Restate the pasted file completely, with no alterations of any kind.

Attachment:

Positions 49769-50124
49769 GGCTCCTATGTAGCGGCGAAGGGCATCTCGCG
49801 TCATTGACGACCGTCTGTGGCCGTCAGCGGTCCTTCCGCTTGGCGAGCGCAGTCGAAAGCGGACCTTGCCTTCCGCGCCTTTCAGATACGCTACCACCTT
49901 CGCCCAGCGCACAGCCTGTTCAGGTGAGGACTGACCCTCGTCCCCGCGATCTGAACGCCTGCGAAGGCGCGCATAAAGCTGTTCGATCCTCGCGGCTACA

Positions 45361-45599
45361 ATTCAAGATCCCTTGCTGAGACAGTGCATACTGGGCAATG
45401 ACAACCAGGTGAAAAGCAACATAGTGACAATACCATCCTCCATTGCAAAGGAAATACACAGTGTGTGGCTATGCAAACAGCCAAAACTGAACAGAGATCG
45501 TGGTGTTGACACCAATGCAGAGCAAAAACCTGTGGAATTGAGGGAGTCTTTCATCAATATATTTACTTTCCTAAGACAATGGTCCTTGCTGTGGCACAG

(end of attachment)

Positions 49769-50124
49769 GGCTCCTATGTAGCGGCGAAGGGCATCTCGCG
49801 TCATTGACGACCGTCTGTGGCCGTCAGCGGTCCTTCCGCTTGGCGAGCGCAGTCGAAAGCGGACCTTGCCTTCCGCGCCTTTCAGATACGCTACCACCTT
49901 CGCCCAGCGCACAGCCTGTTCAGGTGAGGACTGACCCTCGTCCCCGCGATCTGAACGCCTGCGAAGGCGCGCATAAAGCTGTTCGATCCTCGCGGCTACA

Positions 45361-45599
45361 ATTCAAGATCCCTTGCTGAGACAGTGCATACTGGGCAATG
45401 ACAACCAGGTGAAAAGCAACATAGTGACAATACCATCCTCCATTGCAAAGGAAATACACAGTGTGTGGCTATGCAAACAGCCAAAACTGAACAGAGATCG
45501 TGGTGTTGACACCAATGCAGAGCAAAAACCTGTGGAATTGAGGGAGTCTTTCATCAATATATTTACTTTCCTAAGACAATGGTCCTTGCTGTGGCACAG